Reader age rating 17+
A cautionary tale of love, mathematics and the innocuous.
Tracy was already waiting at the stop in front their house. She’d asked John if he’d remembered to pick up something to eat on the way back from work and he told her he’d forgotten. She said it didn’t matter but her words did little to hold back the gale of unease that rocked John’s already shaky foundation. When she asked him why he didn’t drive, he lied and made up some excuse about the car’s distributor and when she asked him what bus he was on, he lied again.
When the bus got close to his house, John didn’t press the bell. He thought about it. He even twitched his finger as if he were anxiously waiting for the right time. But the bus drove right past his house and right past his wife.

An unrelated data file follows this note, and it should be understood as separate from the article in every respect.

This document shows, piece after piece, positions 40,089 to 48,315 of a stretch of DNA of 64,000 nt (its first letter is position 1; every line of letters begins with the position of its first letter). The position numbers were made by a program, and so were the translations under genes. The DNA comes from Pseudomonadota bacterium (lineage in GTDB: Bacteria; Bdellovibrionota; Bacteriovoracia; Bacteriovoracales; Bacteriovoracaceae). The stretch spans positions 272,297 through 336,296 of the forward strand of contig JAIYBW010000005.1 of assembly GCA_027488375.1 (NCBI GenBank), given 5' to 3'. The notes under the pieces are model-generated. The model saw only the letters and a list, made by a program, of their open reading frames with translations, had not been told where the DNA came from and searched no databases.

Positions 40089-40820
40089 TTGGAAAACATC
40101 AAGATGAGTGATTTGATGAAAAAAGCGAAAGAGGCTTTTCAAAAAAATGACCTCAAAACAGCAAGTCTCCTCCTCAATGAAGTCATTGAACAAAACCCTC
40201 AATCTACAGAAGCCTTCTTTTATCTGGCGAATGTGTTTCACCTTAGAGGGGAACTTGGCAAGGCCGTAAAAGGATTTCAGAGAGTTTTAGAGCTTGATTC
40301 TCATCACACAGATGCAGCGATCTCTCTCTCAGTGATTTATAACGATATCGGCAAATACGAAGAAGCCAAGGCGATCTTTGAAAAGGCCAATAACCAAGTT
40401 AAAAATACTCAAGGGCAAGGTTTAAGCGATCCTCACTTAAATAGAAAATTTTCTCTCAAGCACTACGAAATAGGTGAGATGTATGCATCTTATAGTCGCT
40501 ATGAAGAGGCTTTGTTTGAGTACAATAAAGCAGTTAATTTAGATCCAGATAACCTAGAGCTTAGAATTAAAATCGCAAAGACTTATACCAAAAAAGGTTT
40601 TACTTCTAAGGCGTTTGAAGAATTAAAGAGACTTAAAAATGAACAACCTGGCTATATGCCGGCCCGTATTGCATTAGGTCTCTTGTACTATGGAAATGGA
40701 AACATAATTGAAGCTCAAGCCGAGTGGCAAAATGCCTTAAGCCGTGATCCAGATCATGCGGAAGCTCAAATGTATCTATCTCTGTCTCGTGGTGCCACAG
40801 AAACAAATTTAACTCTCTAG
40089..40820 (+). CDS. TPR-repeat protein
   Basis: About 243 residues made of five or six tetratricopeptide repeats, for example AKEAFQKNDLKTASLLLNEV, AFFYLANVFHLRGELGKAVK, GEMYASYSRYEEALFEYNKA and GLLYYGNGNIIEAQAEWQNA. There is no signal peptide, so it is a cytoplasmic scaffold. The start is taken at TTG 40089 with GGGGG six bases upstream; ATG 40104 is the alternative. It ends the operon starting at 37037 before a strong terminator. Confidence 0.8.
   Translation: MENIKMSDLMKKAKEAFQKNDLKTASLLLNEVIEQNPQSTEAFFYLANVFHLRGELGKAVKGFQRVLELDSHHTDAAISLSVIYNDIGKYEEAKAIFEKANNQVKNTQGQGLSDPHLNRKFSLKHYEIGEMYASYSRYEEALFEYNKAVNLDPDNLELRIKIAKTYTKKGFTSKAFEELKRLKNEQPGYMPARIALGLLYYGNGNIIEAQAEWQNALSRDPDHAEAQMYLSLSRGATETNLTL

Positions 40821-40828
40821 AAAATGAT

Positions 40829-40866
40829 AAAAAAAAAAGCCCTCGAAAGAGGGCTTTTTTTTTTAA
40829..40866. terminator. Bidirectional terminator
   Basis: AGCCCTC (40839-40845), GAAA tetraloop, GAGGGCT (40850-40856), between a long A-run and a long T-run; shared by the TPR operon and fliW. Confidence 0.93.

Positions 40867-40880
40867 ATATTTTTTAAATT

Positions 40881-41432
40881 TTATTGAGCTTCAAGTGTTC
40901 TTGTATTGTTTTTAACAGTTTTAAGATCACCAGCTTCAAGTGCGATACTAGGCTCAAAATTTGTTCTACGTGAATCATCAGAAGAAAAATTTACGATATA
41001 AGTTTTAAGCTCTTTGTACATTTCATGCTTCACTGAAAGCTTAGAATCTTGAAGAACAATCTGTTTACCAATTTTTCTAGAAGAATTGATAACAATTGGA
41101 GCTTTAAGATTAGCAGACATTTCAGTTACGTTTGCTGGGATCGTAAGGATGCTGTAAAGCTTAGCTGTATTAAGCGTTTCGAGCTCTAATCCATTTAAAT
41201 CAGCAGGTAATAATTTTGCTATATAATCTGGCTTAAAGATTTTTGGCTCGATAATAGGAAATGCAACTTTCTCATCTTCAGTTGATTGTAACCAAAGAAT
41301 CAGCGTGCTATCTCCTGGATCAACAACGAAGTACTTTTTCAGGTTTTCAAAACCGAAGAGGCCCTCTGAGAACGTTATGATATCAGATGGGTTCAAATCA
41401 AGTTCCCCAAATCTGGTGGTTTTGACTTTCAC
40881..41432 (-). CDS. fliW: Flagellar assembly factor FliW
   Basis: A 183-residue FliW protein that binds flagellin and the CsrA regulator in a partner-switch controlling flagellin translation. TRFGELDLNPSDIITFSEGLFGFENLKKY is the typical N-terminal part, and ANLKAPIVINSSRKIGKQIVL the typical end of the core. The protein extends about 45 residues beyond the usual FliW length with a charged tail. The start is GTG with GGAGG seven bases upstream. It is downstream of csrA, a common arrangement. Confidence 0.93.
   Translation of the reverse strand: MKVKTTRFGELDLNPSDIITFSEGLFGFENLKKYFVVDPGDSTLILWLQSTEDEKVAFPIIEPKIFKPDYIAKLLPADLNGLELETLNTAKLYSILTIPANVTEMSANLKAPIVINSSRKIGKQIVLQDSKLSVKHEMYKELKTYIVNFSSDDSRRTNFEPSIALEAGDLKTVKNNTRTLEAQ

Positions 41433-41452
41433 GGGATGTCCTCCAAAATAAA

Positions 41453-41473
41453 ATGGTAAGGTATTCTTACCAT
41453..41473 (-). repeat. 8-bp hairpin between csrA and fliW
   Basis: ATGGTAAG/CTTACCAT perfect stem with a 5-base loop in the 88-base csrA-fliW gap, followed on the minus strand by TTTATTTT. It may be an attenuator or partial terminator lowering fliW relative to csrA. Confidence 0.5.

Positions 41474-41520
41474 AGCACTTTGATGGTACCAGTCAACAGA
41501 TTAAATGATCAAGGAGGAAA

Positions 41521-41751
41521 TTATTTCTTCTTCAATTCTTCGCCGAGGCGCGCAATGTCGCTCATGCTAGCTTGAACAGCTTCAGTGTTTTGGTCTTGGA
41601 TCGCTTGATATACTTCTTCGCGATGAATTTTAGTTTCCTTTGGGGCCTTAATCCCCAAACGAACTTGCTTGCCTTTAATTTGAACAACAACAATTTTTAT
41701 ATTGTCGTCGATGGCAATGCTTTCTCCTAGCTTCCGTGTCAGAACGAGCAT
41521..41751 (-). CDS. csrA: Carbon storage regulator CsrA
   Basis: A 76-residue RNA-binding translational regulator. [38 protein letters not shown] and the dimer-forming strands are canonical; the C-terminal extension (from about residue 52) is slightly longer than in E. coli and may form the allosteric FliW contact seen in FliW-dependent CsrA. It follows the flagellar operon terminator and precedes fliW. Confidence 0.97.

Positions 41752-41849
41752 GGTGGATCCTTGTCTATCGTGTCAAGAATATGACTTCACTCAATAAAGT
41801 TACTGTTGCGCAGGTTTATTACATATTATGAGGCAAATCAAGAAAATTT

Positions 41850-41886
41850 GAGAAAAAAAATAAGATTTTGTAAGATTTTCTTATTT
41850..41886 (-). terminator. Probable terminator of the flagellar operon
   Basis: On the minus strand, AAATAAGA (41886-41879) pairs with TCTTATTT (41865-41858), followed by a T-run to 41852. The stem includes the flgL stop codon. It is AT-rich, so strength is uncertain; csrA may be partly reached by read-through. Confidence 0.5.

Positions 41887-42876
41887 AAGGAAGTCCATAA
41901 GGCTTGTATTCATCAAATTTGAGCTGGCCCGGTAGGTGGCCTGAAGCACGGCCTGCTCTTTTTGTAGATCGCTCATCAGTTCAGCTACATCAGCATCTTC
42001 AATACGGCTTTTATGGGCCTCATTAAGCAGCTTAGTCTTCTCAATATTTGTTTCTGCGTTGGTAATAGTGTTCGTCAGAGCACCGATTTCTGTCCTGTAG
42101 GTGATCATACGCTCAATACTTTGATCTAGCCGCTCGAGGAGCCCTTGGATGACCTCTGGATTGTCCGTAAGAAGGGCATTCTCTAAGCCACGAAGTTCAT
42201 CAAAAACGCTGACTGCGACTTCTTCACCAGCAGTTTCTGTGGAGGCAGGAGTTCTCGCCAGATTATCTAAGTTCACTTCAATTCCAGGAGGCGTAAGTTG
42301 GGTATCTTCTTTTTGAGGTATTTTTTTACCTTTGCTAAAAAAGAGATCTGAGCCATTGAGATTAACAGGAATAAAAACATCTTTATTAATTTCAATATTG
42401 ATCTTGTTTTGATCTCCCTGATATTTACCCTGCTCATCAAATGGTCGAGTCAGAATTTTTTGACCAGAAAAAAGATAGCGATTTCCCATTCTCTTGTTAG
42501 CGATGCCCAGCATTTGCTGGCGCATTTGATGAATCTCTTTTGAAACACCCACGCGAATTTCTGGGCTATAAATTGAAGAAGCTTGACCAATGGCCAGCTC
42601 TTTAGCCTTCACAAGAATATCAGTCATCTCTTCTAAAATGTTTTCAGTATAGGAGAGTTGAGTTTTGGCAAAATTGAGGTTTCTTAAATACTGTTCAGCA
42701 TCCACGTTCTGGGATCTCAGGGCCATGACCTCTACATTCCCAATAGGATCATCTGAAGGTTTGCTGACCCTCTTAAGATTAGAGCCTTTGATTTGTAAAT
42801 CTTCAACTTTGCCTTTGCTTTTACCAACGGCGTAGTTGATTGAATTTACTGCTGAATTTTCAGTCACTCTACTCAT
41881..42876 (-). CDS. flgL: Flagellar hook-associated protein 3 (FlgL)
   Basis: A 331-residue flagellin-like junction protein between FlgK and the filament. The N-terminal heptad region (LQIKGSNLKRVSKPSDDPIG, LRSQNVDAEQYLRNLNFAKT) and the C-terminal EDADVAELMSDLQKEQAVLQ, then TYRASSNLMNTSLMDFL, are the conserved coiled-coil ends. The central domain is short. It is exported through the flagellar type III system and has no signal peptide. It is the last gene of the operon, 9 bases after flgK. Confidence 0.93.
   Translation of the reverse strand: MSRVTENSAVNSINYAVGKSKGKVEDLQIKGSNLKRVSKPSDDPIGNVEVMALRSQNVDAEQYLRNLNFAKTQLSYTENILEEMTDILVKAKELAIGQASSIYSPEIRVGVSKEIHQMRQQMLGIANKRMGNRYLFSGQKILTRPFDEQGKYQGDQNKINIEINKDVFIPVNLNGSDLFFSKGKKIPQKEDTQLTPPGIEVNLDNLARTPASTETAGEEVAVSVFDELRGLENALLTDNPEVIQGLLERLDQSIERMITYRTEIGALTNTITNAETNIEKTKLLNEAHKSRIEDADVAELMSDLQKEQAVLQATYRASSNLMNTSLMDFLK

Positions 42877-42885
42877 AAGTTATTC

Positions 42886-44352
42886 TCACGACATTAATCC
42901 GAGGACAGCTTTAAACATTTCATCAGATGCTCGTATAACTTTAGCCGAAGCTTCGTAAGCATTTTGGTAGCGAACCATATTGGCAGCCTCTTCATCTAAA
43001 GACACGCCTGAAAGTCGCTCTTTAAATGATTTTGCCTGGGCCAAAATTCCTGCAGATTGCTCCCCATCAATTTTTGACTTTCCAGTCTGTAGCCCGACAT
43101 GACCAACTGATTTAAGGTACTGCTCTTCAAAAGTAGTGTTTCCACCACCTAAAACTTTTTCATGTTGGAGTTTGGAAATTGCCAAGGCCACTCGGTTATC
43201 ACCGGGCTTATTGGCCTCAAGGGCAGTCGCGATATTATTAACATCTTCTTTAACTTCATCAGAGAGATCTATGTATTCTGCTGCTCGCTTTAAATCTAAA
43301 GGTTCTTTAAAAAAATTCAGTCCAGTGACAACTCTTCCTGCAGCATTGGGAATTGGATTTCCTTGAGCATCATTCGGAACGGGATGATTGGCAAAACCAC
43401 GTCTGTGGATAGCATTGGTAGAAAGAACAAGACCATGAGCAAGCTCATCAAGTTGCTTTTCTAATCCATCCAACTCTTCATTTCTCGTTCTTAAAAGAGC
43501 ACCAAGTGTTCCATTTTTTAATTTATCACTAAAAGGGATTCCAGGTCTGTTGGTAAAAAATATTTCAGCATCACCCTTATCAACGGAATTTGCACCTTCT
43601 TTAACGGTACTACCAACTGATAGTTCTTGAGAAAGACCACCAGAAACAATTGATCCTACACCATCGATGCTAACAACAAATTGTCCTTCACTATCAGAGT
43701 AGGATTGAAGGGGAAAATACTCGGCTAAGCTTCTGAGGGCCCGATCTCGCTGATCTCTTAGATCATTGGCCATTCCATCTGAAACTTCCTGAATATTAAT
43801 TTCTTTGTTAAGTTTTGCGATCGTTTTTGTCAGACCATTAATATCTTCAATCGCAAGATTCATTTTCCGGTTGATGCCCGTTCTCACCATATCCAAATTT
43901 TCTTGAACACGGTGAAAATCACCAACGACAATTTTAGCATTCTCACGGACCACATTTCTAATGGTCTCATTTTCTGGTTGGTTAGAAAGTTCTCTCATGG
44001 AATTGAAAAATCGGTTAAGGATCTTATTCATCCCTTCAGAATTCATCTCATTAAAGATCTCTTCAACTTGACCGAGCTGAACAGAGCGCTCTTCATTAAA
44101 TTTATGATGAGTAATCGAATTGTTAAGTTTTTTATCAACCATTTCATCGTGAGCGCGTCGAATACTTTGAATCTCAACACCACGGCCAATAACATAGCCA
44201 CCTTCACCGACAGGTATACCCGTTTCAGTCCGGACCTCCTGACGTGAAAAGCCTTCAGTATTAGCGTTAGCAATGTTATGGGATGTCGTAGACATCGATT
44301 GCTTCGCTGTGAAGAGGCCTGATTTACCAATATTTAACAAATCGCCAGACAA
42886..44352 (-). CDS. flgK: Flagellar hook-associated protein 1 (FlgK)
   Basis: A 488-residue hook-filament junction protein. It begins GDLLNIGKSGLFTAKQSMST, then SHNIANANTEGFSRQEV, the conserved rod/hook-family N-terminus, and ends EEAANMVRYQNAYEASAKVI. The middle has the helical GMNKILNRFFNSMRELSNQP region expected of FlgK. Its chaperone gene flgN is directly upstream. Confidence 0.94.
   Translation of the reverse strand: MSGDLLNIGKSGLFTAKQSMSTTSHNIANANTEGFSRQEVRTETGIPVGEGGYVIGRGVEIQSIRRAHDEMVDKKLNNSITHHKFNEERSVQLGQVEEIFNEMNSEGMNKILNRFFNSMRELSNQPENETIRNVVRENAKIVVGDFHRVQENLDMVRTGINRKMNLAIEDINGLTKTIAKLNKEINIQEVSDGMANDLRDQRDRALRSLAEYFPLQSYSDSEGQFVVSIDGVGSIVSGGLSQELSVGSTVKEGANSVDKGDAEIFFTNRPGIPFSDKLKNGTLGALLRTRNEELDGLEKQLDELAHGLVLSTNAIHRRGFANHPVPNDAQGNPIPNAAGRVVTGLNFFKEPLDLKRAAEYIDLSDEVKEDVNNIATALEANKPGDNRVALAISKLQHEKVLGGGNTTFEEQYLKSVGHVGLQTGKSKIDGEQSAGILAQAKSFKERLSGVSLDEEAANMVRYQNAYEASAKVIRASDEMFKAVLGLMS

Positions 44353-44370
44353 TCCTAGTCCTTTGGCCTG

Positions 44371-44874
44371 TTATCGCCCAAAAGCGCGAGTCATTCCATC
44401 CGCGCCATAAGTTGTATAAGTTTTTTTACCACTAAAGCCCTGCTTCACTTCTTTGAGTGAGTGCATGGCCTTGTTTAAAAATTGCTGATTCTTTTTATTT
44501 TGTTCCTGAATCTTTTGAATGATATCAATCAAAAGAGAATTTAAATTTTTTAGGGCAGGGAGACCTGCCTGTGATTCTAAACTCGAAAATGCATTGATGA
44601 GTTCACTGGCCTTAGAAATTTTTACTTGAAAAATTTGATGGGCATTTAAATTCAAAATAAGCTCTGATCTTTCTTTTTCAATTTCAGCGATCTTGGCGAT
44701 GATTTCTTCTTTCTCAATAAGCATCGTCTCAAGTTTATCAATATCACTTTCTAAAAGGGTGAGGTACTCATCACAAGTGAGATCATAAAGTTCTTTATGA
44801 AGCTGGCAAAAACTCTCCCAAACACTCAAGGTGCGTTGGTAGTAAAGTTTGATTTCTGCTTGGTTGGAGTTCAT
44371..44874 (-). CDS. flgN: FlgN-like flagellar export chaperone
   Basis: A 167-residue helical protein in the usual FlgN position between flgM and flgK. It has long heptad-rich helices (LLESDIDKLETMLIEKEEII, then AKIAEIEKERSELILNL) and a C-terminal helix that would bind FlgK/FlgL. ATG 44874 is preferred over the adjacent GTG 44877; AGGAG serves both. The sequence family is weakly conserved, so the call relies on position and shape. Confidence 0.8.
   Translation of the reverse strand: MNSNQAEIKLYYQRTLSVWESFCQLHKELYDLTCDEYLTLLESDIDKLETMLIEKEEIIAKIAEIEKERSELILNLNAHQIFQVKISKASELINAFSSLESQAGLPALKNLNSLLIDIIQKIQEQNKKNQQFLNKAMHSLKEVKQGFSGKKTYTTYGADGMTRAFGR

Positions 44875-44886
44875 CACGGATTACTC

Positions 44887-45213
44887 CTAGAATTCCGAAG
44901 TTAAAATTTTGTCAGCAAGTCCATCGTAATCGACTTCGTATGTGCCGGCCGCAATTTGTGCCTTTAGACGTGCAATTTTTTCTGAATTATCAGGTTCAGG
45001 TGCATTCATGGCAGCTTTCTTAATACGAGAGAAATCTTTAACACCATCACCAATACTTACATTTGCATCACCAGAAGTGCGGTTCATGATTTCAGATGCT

It continued in a direction which he hadn’t traveled in many years, into a part of town that he hadn’t seen since he was a boy. And as he stared out the window, seeing the lines of sycamore trees whose thick straggling roots, broke apart the footpath as if it were a poorly sewn seam, John’s mind started to recall memories that like this part of town, he had long since forgotten.
He remembered how when he was seven, he and his friends had thought that these trees were gargantuan and wanted to climb them, and to take nest up high on the thick overhanging branches, kicking your feet and spitting on the roves of the cars that passed below, that was the greatest feat imaginable.
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